Corneal cross-linking is a procedure that uses ultraviolet light, and eye drops to treat keratoconus.
The cornea contains collagen fibers that can become weak, and corneal cross-linking is a way to shorten and thicken those fibers.
Talk to an ophthalmologist at Ophthalmic Specialists of Michigan if you believe you may benefit from corneal cross-linking.
Corneal cross-linking is used to treat a condition known as keratoconus. Keratoconus occurs when the cornea, the transparent, dome-shaped front surface of your eye, gradually thins and forms into a cone shape that bulges outward.Vision is distorted when a cornea develops into a cone shape, making a person more sensitive to glare and light. Although keratoconus typically affects both eyes, one eye is often more affected than the other.
The FDA recently approved corneal cross-linking as a treatment for keratoconus. Cross-linking is a chemical reaction that joins two substances. In corneal cross-linking, this chemical reaction bonds the collagen fibers together in the cornea, creating a more robust connection that helps to stop the unwanted bulging of the cornea.Corneal cross-linking can be performed by an ophthalmologist in the doctor’s office. The process of corneal cross-linking is straightforward:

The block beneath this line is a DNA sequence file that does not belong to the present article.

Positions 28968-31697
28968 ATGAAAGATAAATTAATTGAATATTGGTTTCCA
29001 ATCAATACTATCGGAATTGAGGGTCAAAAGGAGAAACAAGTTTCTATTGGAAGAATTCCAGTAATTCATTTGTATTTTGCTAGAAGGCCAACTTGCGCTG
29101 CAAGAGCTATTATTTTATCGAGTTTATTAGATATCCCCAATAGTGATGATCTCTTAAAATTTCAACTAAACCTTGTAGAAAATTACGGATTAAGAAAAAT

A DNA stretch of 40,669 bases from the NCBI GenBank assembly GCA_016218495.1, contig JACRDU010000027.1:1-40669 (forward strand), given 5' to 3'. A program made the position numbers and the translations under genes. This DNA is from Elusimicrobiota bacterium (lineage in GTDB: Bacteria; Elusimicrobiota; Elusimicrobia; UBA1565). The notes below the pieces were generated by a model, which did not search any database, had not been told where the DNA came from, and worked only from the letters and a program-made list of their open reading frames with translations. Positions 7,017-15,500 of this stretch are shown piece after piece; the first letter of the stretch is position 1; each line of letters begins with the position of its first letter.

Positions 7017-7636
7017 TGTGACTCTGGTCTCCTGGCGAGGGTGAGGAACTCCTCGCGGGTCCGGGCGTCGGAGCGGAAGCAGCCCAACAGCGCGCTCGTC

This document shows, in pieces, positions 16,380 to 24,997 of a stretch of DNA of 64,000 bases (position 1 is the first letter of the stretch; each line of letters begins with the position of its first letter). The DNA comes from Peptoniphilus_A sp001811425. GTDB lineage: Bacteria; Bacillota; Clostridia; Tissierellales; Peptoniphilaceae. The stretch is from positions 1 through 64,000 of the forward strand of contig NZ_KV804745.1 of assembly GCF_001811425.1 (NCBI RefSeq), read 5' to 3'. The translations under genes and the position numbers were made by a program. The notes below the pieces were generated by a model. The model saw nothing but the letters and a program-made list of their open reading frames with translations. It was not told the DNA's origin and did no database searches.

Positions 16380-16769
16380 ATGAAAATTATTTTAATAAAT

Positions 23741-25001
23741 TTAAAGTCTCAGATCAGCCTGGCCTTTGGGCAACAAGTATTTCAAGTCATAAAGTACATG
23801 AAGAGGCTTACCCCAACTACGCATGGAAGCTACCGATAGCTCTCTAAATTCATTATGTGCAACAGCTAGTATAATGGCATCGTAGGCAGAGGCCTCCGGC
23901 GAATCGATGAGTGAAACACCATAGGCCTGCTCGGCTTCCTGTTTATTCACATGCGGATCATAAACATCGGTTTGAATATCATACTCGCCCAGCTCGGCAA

The eye drops contain a chemical that is good for photo enhancement and allows for cross-linking. New corneal collagen cross-links form due to the procedure, and collagen fibers shorten and thicken to strengthen and thicken the cornea.
Corneal cross-linking cannot reverse the damage already done to eyesight due to keratoconus. However, if you do have keratoconus, corneal cross-linking can slow down the progression of this condition and keep your sight manageable for a more extended period.If you have been diagnosed with keratoconus, having corneal cross-linking done as soon as possible could be very helpful. Contact your ophthalmologist at Ophthalmic Specialists of Michigan to find out if corneal cross-linking is something that you should consider.